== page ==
A Diary Entry from English Gardener Henry Arthur Bright in Praise of Violets

"Hepaticas I have tried over and over again, and they always fail."

March 25, 1874  

Today, the English merchant and author Henry Arthur Bright recorded an update about his spring garden in his popular diary-turned-book, A Year in a Lancashire Garden.

Again, we have had frost and snow, and this time, it has done us harm.


The early bloom of the Apricot has turned black, and our chance of a crop rests with the later buds.


Meanwhile, the white Scilla, the double Daffodil, the Arabis, and others are doing well enough.

A bed of Daisies and another of Polyanthus are far from satisfactory.

Hepaticas I have tried over and over again, and they always fail.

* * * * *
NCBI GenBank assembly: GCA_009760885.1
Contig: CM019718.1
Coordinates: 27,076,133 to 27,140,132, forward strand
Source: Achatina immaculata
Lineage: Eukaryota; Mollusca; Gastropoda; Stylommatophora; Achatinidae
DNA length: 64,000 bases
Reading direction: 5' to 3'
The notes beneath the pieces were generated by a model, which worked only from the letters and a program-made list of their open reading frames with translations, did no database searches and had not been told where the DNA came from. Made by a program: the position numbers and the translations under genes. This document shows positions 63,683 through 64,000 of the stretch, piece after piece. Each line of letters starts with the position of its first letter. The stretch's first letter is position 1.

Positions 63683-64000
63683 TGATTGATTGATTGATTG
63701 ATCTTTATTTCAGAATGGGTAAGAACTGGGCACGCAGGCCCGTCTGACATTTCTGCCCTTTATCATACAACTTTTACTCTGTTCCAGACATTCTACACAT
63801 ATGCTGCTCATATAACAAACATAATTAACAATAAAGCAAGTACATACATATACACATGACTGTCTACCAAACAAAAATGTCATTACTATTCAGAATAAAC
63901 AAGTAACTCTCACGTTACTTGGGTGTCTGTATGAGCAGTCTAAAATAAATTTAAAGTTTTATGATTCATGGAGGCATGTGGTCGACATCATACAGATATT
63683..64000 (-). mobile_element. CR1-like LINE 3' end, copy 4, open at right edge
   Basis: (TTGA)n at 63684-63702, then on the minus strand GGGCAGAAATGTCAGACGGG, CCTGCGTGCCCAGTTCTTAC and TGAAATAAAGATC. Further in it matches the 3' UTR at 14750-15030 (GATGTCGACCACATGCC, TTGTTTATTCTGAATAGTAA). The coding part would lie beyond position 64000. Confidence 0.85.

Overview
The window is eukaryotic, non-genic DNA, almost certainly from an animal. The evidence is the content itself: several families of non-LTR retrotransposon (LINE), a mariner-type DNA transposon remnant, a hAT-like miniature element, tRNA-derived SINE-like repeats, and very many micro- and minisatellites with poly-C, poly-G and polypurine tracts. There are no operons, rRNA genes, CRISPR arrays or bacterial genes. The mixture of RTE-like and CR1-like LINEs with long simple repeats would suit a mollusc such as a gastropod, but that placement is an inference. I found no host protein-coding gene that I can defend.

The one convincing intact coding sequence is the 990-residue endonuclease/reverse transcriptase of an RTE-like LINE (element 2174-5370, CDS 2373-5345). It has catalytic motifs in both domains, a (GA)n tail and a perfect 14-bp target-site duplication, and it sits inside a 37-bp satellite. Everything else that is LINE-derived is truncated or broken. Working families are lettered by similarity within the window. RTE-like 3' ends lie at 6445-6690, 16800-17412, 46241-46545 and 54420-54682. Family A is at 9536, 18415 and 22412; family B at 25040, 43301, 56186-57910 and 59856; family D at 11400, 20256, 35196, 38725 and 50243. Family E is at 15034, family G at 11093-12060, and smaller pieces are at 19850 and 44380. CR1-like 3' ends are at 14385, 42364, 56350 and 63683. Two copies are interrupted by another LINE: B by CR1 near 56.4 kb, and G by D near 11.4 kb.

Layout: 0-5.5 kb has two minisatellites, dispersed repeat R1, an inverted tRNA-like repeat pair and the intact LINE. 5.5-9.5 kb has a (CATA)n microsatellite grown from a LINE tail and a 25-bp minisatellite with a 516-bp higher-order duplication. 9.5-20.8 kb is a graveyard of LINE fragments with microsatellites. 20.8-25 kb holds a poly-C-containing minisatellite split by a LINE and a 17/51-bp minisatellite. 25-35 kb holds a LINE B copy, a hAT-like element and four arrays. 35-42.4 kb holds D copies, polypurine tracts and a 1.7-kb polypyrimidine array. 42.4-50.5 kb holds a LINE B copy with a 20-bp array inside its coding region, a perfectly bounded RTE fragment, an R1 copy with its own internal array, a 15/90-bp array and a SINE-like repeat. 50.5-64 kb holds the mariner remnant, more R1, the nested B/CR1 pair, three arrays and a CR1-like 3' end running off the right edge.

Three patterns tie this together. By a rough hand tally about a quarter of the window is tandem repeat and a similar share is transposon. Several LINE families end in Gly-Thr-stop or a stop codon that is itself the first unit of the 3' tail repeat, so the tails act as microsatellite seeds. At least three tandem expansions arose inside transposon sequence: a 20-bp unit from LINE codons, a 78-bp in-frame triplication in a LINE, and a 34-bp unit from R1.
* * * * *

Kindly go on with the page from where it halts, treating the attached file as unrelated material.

By the way, I found it very difficult to get these Primroses and had to pay what seemed an excessive price for them.


...We have Violets in abundance, and they scent all the air as we pass through the garden door.

Even in winter, a faint fragrance lingers among their leaves- a shadowy memory of a perfume haunts them even when no single flower can be found.


Bacon says that,

"the flower which above all others yields the sweetest smell in the air is the Violet; especially the double white Violet, which comes twice-a-year: about the middle of April and about Bartholomew-tide (August 24)."

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Henry Arthur Bright
Henry Arthur Bright
Hepaticas in full bloom
Hepaticas in full bloom
The Violet
The Violet

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